• gmallan
    gmallan Posts: 2,099 Member
    Make up a big veggie fritatta that makes an easy breakfast or lunch. Pre-make a roasted veggie salad with cous cous which will be super filling and healthy. Bring along lean burgers and veggies skewers to throw on the grill . Lots of fruit, veggies nuts and dips for snacks
  • slkehl
    slkehl Posts: 3,801 Member
    Breakfast:
    It can be cold in the morning when camping, so oatmeal really hits the spot! Whole wheat pancakes or french toast with berries and lite whipped cream instead of syrup is delicious too. Warm homemade apple sauce is also delicious in the morning!

    Lunch:
    We always just pack sandwich stuff. You can go for lean meats, like turkey, and stuff those sandwiches with lots of veggies. String cheese is great too, or yogurt if you're at the camp site.

    Dinner:
    Sorry, but nothing beats a fire roasted hot dog! Eat it without the bun for less calories. You could also do kabobs with chicken cubes, peppers, onions, and pineapple on the grill.

    Dessert:
    Marshmallows don't have that many calories on their own. Also, you can wrap up an apple in tin foil and toss it in the fire for a while. It will get gooey and warm-delicious!
  • ShannonMpls
    ShannonMpls Posts: 1,936 Member
    Let me start off by saying that I eat what I like when camping. I am incredibly active, from setting up camp to hiking miles a day with a 30 pound toddler strapped to my back, and I'm not going to spend these fun weekends outside counting calories. I drink beer, I eat chips, and I enjoy myself. I am not worried about "blowing my diet" because I've never been on a diet. I have stuck with this for almost two years, losing 130+ pounds, maintaining for 9 months by living my life in a way that is sustainable and happy, and that doesn't mean bringing tuna and rice cakes on a camping trip for me.

    That said, it's definitely possible to add healthier foods.

    Hamburgers are fine. Eat them.

    Chips are fine. Weight out portions into individual bags before you go if self-control is a problem.

    Prepare vegetables for kebabs on the fire, and fresh veggies for dipping into hummus when you're hungry.

    One of our camping dinners usually is quinoa cooked in broth with carrots and broccolini. Then we grill up some chicken sausages to go with it. Tacos are another option. Prepare the meat, beans, and veggies before you go in individual ziplocs, heat them up, assemble into a tortilla, and enjoy. With beer.

    We also usually pack our lunches to eat on the trail. Often it's pita filled with hummus, lettuce, cucumbers, and feta with an orange or banana and chips or pretzels. Peanut butter sandwiches are common too.

    If you see the "brownie in an orange" idea, run far away. I've never failed to finish a brownie before. Ugh, absolutely vile.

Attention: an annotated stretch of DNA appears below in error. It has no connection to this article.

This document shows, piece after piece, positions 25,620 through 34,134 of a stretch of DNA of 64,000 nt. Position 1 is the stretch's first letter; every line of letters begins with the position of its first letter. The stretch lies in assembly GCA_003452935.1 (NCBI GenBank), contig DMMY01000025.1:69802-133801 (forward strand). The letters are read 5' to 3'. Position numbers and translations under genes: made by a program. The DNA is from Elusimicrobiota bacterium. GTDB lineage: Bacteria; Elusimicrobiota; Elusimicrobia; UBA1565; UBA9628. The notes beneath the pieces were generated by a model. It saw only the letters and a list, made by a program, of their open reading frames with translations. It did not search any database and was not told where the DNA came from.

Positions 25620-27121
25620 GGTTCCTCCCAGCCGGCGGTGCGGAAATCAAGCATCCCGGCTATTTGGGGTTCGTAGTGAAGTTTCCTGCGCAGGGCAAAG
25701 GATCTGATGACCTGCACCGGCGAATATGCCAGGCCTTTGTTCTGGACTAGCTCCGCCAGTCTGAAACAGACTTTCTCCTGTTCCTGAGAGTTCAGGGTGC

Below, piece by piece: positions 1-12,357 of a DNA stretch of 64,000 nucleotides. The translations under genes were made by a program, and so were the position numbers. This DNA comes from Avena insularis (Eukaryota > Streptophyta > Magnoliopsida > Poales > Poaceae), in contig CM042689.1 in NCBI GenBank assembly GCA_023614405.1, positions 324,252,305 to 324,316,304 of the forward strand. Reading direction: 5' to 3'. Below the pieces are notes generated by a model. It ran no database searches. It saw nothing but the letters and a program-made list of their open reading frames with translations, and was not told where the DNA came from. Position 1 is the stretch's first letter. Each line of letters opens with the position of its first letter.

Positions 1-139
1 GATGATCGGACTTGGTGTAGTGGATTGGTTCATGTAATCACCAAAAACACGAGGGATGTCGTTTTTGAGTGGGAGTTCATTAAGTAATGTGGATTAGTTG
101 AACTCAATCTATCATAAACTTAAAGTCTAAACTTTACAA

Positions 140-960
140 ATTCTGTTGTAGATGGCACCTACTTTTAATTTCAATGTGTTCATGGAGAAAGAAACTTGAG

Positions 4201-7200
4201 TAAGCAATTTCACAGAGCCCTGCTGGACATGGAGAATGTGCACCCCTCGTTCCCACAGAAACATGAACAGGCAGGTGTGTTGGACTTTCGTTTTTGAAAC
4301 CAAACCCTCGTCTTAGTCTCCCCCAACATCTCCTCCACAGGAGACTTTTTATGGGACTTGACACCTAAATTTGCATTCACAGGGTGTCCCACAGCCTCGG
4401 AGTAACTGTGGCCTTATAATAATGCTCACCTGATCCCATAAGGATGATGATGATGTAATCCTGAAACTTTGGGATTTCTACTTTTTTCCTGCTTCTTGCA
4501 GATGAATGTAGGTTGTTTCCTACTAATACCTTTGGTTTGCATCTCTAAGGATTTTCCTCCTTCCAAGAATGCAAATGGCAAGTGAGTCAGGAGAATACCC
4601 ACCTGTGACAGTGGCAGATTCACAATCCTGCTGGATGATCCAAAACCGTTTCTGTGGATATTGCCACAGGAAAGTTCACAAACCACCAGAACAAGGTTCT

• wlaura88
    wlaura88 Posts: 69 Member
    You could try to bring some salmon or black bean burgers to replace the regular burgers. They are healthier and less calories. There are also veggie hot dogs. As others have said, kabobs are always great.
  • wlaura88
    wlaura88 Posts: 69 Member
    Breakfast:
    It can be cold in the morning when camping, so oatmeal really hits the spot! Whole wheat pancakes or french toast with berries and lite whipped cream instead of syrup is delicious too. Warm homemade apple sauce is also delicious in the morning!

    Lunch:
    We always just pack sandwich stuff. You can go for lean meats, like turkey, and stuff those sandwiches with lots of veggies. String cheese is great too, or yogurt if you're at the camp site.

    Dinner:
    Sorry, but nothing beats a fire roasted hot dog! Eat it without the bun for less calories. You could also do kabobs with chicken cubes, peppers, onions, and pineapple on the grill.

    Dessert:
    Marshmallows don't have that many calories on their own. Also, you can wrap up an apple in tin foil and toss it in the fire for a while. It will get gooey and warm-delicious!

    Oooh! I love the apple in the fire idea!
  • concordancia
    concordancia Posts: 5,320 Member
    We don't have a stove on our boat, so when we spend the weekend, it is primitive camping.

    Breakfast options:
    Hard boiled eggs - sometimes with precooked bacon
    cereal with dried milk
    nutrigrain bars

    Meal options:
    hummus and veggies (or chips)
    sandwiches
    three bean salad

    Munchies:
    veggies chips (freeze dried veggies) and fruit at will
    premeasured servings of nuts
  • dbmata
    dbmata Posts: 12,951 Member
    I love camping, and camping food! I need some ideas for dinners,breakfast,lunch, and snacks for when I go. I'm going for 3 days and I really don't want to blow my diet by eating chips, smores, hamburgers and hotdogs all weekend. any ideas? maybe some things i can even make before hand and freeze? it's got to be simple!

    Last time we went camping we made a great stew with ground horse.

    Also made frybread and had that with the horse stew.
  • Sactown900
    Sactown900 Posts: 162 Member
    We have two big ice chests full of our favorite high protein meals, fruits and veggies (to grill) so we never have to go without.
  • dsckrc